In 2007, there was an increase in exports in spite of the slowing down of the US economy and appreciation of the baht. The imports also increased but this increase is not significant enough to drive the trade balance negative. There was a positive flow of net services income and thus the current account balance was positive. In 2007, there was suddenly a significant outflow of capital in terms of FII which drove the capital account balance negative. The net capital inflow in terms of FDI also reduced in 2007. This was in contrast to the increase in the inflow of capital in terms of FII and FDI in 2006. The most interesting point is that in spite of there being a net outflow of capital the balance of payment position in 2007 was more positive than that in 2006. This shows that in the present scenario trade is much more important to the Thai economy as compared to capital inflow and within trade, exports are more important than imports. Overall the Thai economy is in good health and seems to be sustainable even when the US economy is on a slowdown.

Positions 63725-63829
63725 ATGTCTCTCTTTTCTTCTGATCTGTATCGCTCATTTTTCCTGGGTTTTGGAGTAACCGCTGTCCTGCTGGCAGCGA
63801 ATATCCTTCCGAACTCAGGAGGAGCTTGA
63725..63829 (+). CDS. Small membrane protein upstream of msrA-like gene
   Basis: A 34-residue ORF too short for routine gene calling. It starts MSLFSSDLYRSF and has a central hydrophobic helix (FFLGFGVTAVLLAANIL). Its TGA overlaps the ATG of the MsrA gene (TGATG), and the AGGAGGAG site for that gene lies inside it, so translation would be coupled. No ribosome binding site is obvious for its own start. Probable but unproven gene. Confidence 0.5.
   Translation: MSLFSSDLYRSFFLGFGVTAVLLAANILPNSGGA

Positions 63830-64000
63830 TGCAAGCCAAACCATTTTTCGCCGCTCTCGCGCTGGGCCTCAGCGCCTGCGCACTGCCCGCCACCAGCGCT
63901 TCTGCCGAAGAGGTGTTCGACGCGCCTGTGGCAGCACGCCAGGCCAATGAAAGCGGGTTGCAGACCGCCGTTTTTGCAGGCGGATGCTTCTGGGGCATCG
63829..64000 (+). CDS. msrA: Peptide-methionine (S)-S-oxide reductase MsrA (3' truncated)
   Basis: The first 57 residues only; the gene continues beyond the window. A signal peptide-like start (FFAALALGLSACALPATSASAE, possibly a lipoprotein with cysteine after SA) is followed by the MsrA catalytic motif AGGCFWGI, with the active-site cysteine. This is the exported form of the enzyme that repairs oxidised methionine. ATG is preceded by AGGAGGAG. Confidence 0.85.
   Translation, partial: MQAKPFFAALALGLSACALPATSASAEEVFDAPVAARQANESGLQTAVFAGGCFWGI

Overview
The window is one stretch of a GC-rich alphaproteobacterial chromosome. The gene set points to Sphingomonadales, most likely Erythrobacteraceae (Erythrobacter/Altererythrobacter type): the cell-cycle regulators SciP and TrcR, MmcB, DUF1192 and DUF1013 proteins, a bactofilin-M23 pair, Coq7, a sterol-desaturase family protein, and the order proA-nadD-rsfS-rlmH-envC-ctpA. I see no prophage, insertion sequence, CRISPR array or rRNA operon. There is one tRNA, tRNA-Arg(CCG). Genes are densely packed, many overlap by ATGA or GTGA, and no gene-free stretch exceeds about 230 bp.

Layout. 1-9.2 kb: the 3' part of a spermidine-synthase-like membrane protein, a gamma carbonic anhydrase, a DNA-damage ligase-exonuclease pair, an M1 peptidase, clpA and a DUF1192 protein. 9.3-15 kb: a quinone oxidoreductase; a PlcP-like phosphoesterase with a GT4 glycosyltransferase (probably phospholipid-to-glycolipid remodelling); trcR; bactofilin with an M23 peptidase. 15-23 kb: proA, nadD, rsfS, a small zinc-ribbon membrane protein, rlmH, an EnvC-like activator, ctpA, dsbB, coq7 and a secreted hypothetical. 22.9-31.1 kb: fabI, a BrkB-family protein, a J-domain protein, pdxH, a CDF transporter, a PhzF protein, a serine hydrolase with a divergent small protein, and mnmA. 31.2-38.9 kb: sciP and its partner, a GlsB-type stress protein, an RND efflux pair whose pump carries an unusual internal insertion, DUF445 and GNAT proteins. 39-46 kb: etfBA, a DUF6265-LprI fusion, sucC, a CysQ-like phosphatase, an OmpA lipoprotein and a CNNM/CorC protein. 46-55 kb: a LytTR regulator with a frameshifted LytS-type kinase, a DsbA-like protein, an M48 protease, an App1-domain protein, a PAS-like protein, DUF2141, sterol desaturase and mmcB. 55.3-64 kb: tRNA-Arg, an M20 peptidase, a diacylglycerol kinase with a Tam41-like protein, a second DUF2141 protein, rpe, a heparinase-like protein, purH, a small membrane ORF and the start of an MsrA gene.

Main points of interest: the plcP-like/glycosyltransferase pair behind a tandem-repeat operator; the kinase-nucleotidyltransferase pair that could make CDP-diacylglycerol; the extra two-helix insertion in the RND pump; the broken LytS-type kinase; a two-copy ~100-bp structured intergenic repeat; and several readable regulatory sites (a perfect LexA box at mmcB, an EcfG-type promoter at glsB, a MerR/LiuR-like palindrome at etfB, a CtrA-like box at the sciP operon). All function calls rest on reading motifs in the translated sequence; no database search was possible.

Thus from the facts that the ASEAN is having greater FII share in Thailand compared to the US; the US share of Thai exports has been declining steadily from about 20% just prior to the financial debacle of 1997-98 to slightly above 10%; Chinese share of Thai exports has jumped from 3.1% to about 10% today; and that Thailand's exports to US amount to only about 9% of its GDP as compared to about 20% for Singapore, Malaysia, and Hong Kong, it can be concluded that Thailand is decoupling from the US. It is even more evident from the graph below (Exhibit 6) which shows an increase in Thai growth while US growth is on decline since 2006.